Credit unions could use a refresher course in the often-neglected area of online marketing and advertising content compliance. That’s the message from Kyle Woodmansee, the compliance specialist for Des Moines, Iowa-based consulting firm PolicyWorks, who will present an hour-long webinar, “Three Commonly Overlooked Website Compliance Issues,” on Jan. 26.
The webinar will address regulatory compliance issues for credit unions specifically pertaining to online marketing and advertising efforts, PolicyWorks said. Woodmansee, who works with credit unions on a regular basis performing compliance reviews, developing compliance procedures and completing website audits, said online compliance is especially important because credit union websites typically make first impressions on consumers.
“With consumer trends leaning toward online and mobile app banking, your front line is your online presence,” Woodmansee said. “Your website is available 24/7 and is probably the first thing a potential member will visit, so you need to have a strong focus on making it compliant.”
Woodmansee authored a white paper, “Four Common Mistakes Credit Unions Make Online,” in which he lists the four most significant online compliance concerns; first, credit unions do not always include necessary disclosures in materials they believe are viewed by members only and are in fact being viewed by the public. Second, they sometimes mislead consumers by using the word free in advertising or marketing content. Third, they may fail to include necessary disclosures in giveaway-related promotional content. Finally, credit unions often use phrases called trigger terms that raise red flags for compliance examiners, such as no closing costs and 0% APR.
Regulations that affect online marketing and advertising content include the Truth in Savings Act, Truth in Lending Act/Regulation Z, disclosures required by the Department of Housing and Urban Development and NCUA Rules and Regulations, Woodmansee said.
Striking a balance between compliance and effective marketing is a significant challenge for credit unions looking to attract business while not misleading consumers, he added.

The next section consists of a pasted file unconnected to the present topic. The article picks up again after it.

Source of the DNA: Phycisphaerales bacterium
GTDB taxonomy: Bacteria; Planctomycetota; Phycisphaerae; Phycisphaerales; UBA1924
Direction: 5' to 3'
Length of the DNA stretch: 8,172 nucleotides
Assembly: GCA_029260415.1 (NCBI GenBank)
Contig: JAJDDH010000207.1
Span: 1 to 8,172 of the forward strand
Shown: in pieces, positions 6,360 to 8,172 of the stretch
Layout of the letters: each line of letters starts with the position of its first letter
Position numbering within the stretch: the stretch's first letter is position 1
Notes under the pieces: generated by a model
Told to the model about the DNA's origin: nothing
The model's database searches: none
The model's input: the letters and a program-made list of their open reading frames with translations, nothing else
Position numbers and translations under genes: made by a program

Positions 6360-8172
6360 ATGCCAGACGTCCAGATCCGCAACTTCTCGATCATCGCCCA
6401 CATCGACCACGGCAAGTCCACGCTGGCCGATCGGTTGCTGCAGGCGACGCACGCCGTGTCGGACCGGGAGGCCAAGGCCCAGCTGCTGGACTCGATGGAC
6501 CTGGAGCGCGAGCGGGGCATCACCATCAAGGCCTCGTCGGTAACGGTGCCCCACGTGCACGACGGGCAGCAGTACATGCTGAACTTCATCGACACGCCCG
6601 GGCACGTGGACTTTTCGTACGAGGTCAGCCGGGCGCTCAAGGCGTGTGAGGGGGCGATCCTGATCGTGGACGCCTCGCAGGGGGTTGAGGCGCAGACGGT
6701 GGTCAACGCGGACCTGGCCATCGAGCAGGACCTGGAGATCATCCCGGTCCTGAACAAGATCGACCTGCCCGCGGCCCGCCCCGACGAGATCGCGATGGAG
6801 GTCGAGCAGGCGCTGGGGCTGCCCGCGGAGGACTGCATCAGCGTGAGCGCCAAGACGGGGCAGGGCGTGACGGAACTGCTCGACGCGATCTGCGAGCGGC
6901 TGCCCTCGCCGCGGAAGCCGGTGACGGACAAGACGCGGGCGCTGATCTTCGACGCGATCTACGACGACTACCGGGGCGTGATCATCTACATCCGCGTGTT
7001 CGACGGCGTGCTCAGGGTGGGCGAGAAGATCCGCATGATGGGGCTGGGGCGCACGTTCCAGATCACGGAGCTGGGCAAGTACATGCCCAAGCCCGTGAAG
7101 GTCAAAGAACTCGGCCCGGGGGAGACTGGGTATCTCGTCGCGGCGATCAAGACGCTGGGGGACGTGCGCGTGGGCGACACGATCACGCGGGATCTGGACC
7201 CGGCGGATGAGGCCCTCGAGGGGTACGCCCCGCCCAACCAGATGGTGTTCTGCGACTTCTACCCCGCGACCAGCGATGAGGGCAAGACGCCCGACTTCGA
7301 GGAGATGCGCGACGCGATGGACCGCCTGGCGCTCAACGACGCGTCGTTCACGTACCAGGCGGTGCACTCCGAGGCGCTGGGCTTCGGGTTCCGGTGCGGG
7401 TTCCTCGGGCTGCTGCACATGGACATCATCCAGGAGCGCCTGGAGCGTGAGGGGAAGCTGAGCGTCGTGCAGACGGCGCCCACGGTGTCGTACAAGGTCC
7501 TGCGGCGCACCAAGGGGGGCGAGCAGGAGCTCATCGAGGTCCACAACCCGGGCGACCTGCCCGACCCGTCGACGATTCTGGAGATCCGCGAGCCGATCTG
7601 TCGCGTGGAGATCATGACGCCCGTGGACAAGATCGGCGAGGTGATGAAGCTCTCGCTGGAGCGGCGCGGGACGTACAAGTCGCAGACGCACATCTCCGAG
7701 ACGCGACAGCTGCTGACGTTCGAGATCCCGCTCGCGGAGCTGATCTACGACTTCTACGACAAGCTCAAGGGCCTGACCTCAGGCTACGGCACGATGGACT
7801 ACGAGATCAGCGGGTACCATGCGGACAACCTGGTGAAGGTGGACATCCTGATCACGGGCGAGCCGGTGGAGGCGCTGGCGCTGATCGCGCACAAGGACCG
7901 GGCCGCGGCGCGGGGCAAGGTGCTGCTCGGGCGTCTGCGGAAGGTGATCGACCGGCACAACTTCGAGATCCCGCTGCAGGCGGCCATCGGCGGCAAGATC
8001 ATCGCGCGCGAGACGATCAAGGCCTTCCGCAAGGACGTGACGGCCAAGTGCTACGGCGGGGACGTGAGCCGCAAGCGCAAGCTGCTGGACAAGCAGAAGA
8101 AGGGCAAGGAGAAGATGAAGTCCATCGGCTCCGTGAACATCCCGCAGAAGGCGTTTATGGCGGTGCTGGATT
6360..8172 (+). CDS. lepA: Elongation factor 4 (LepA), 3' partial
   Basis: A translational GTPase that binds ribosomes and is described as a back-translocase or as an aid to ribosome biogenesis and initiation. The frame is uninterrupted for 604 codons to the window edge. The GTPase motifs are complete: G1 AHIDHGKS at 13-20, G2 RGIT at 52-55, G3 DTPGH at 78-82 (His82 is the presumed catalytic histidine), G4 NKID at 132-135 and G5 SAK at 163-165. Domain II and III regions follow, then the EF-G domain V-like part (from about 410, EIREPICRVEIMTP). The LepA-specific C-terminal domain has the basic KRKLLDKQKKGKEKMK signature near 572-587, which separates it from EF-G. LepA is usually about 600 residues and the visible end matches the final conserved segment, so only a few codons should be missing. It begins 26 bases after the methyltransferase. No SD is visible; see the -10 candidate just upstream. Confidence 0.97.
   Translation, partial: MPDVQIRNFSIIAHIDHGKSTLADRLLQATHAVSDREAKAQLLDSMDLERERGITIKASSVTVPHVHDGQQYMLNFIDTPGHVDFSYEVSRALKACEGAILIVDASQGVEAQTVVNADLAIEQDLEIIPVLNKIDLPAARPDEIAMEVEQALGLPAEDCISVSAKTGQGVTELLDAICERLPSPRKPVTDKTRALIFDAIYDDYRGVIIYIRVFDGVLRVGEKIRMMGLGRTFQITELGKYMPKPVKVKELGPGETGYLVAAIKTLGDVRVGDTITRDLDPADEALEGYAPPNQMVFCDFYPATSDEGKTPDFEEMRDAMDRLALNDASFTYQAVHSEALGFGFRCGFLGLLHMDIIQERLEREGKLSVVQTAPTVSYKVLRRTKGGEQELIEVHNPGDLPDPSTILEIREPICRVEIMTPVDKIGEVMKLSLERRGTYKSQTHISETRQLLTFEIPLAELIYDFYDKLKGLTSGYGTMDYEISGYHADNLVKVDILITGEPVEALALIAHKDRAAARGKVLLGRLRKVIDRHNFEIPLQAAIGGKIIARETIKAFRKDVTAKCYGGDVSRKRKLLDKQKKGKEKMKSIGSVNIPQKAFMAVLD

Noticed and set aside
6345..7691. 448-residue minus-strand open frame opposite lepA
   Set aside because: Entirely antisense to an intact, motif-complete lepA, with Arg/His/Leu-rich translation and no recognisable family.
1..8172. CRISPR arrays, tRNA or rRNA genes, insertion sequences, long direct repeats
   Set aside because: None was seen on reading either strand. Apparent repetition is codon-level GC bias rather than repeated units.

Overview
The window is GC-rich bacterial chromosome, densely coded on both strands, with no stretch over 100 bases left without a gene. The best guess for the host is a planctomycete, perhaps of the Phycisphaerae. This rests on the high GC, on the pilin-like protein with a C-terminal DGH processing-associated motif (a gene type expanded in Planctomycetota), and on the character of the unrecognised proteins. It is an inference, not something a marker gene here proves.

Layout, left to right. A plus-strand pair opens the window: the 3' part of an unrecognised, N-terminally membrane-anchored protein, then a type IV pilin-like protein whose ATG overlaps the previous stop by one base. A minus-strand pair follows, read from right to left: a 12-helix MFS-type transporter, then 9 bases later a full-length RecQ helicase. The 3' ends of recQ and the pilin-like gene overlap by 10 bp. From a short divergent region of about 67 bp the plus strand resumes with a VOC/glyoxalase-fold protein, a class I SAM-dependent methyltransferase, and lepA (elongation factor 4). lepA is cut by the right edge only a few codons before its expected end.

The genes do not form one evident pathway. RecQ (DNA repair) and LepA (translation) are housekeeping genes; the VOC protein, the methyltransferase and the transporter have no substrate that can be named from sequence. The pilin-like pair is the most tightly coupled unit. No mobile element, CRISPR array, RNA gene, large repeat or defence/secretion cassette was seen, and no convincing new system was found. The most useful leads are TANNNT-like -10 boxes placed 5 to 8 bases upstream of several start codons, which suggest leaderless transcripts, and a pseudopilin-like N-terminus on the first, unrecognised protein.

“You need to figure out how to get the marketing message across and still be compliant,” he said. “There’s often tension between the compliance officer and the marketing officer at a credit union. You want the content to be compliant, but you also don’t want to list a bunch of disclosures that you don’t need.”
To get started on an online advertising and marketing compliance overhaul, Woodmansee recommends credit unions enlist the help of outside expertise.
“There are so many things related to advertising loan and savings products that it’s difficult to keep track of all the regulations,” he said. “Having a third party come in will make it easy. It’s also a good idea to have another set of eyes review your content because someone else might have a different opinion about what can be misleading.”
One place credit unions can turn to for guidance is a regional credit union association or league. The Northwest Credit Union Association, which has offices in Beaverton, Ore., and Federal Way, Wash., for example, offers marketing and advertising compliance guidelines developed by credit union leagues through a secure online resource database, Infosight.
These guidelines explain how credit unions can ensure their online advertising content complies with the Truth in Lending Act/Regulation Z. According to the guidelines offered through Infosight, loan product advertisements must “disclose the terms of the credit clearly and conspicuously,” and advertisements must be “legible and reasonably understandable.” For credit product advertisements, credit unions must also state the specific terms being offered to its members and any conditions it plans to impose on the credit product.
With so many regulatory burdens weighing on credit unions, monitoring their online advertising and marketing content is just one piece of the compliance puzzle. Pat Wesenberg, CEO for the Marshfield, Wis.-based, $179 million Central City Credit Union said her in-house, full-time compliance officer reviews all marketing and advertising content to ensure compliance. She said when it comes to online compliance, the biggest change for her credit union has not pertained to advertising and marketing, but to online banking login restrictions – members now have to use a complex password and change it every 90 days.
Woodmansee said so far, his upcoming webinar has piqued the interest of credit unions looking to shape up their online content. “We’ve had a very positive response,” he said. “Credit unions are looking for guidance.”